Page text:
I make smoothies for breakfast, and I prepare the contents each weekend for the following week (so I can prepare them as quickly as possible before I catch my train). I have a tiny container for dry contents, and bigger containers for refrigerated and frozen contents.

I started getting a sore throat a couple of days before smoothie prep day, two weeks ago, and felt my throat severely stinging. The following week I kept out the lemon juice, and it was much better. The following weekend, my throat had been better for a few days, so I put the Lemon juice back in. But by the end of that day, my sore throat came back! And I'd just made up six containers of liquid contents including the lemon juice!

What can I do to neutralize the acidity? (I'm assuming that's why the lemon juice burns my throat while the pomegranate juice doesn't). I add the lemon juice in the first place, because it cuts the bitter flavor of the kale. I almost don't care what it ends up tasting like – without the lemon juice, it was awful, and I dealt with it. With the lemon juice, it's excruciating, so I'm chugging it anyway.

These are the contents of each container (to which I can add anything you suggest):


  • ​1 kale leaf
  • A chunk of raw Ginger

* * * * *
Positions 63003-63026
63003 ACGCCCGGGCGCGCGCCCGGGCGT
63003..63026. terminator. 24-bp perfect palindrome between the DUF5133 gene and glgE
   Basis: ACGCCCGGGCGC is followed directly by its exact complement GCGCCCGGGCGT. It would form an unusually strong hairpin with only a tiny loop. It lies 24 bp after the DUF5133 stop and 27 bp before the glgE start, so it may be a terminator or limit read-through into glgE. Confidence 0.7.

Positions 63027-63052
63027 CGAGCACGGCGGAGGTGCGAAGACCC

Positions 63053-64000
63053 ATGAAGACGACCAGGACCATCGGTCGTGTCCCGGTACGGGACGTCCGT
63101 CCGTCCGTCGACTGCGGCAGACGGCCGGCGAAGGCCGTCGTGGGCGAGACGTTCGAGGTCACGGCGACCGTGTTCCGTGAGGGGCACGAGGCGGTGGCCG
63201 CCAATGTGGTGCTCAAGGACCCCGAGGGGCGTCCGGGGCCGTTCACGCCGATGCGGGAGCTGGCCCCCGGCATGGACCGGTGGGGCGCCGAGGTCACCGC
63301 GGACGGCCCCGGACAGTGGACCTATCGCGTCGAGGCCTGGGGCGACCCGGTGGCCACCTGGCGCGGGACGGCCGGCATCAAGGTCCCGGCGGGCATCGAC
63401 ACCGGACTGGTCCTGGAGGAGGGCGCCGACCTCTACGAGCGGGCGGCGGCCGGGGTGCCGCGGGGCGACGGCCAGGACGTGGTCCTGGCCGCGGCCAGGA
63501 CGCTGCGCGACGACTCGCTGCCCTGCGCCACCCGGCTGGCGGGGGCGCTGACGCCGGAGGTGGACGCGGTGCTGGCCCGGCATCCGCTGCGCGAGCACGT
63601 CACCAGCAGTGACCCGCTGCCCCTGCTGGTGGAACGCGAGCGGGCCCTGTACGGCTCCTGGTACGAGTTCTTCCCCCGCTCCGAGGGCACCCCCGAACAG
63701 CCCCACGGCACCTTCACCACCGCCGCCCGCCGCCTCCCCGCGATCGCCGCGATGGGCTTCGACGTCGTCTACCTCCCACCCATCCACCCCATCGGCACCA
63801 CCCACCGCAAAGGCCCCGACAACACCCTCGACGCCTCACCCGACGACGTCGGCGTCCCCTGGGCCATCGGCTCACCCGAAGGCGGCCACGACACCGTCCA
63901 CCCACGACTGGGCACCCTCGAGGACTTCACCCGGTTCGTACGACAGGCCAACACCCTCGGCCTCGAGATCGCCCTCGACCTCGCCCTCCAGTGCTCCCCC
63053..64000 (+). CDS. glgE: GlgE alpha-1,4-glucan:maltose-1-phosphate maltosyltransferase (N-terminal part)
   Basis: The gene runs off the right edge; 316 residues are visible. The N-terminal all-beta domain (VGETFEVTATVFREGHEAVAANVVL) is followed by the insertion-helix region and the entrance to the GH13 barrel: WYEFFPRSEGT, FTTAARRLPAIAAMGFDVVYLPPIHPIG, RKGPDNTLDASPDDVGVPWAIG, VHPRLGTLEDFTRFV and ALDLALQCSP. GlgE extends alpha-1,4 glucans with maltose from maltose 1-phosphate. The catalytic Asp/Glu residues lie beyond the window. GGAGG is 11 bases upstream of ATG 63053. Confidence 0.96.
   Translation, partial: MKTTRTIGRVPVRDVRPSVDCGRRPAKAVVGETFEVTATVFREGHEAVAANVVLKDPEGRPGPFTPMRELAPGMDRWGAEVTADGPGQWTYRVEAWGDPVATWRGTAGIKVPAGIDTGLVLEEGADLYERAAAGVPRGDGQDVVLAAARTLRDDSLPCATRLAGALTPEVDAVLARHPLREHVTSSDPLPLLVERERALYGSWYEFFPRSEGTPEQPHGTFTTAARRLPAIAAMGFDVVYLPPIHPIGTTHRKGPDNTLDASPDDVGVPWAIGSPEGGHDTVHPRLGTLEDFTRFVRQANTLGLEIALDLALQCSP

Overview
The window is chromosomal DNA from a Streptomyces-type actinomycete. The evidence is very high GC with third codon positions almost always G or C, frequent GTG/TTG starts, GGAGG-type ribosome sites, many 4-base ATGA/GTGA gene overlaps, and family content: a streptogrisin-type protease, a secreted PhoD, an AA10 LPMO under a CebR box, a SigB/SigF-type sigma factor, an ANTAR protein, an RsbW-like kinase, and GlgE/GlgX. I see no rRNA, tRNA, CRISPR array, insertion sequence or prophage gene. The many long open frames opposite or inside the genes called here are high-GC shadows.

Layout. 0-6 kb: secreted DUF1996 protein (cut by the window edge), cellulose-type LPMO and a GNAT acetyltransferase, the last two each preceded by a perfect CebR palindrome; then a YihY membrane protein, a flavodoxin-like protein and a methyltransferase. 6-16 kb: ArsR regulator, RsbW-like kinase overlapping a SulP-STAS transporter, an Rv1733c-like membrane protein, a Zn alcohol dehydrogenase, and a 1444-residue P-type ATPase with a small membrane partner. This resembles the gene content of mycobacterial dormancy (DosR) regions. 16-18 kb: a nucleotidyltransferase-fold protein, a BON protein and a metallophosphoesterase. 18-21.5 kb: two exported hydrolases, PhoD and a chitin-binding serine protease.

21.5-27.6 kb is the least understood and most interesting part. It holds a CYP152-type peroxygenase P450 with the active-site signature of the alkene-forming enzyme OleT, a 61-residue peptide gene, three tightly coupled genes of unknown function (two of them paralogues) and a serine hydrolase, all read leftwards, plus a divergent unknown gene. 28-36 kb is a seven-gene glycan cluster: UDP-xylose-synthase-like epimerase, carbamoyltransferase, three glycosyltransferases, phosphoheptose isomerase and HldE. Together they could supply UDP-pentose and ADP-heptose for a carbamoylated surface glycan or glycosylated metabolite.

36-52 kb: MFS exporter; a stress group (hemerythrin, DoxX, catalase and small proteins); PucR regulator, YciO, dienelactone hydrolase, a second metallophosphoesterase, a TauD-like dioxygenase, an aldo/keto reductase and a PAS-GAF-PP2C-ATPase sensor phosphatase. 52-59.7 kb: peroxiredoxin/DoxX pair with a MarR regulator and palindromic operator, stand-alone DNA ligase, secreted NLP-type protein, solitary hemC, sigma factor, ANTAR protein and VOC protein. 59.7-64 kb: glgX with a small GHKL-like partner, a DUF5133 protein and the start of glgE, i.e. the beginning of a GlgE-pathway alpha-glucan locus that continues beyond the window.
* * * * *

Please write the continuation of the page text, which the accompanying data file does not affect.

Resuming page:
• Juice from 1 half lemon
  • 2/3 cup almond milk
  • 2/3 cup POM juice


  • ​1/4 cup walnuts
  • 3 tsp. Metamucil
  • 2 tbsp Chia seeds
  • 1/4 scoop protein powder
  • 1 packet Emergen-C


  • 1 cup of frozen fruit

1 Answer 1


You can add some sugar, but if you want to watch your sugar intake you can try using baking soda. You need only a small amount of baking soda. Roughly 1/4 teaspoon of baking soda for 1 cup of liquid should be enough. Too much baking soda can lead to a soapy taste, so use it sparingly.

  • 1
    Should the "1 cup of liquid" guideline for the baking soda correspond to the amount of lemon juice, or the entire smoothie?
    – Dov
    Commented Dec 5, 2017 at 20:10
  • 1
    Baking soda, unlike the sugar, will reduce the acidity instead of masking it. Which is a good thing if the food is so acidic that it acts as an irritant. Commented Dec 6, 2017 at 14:11
  • The baking soda worked. I used a half teaspoon for a 2.5-cup smoothie, and the acidity is low enough I didn't get significant stinging. Thanks!
    – Dov
    Commented Dec 7, 2017 at 15:08

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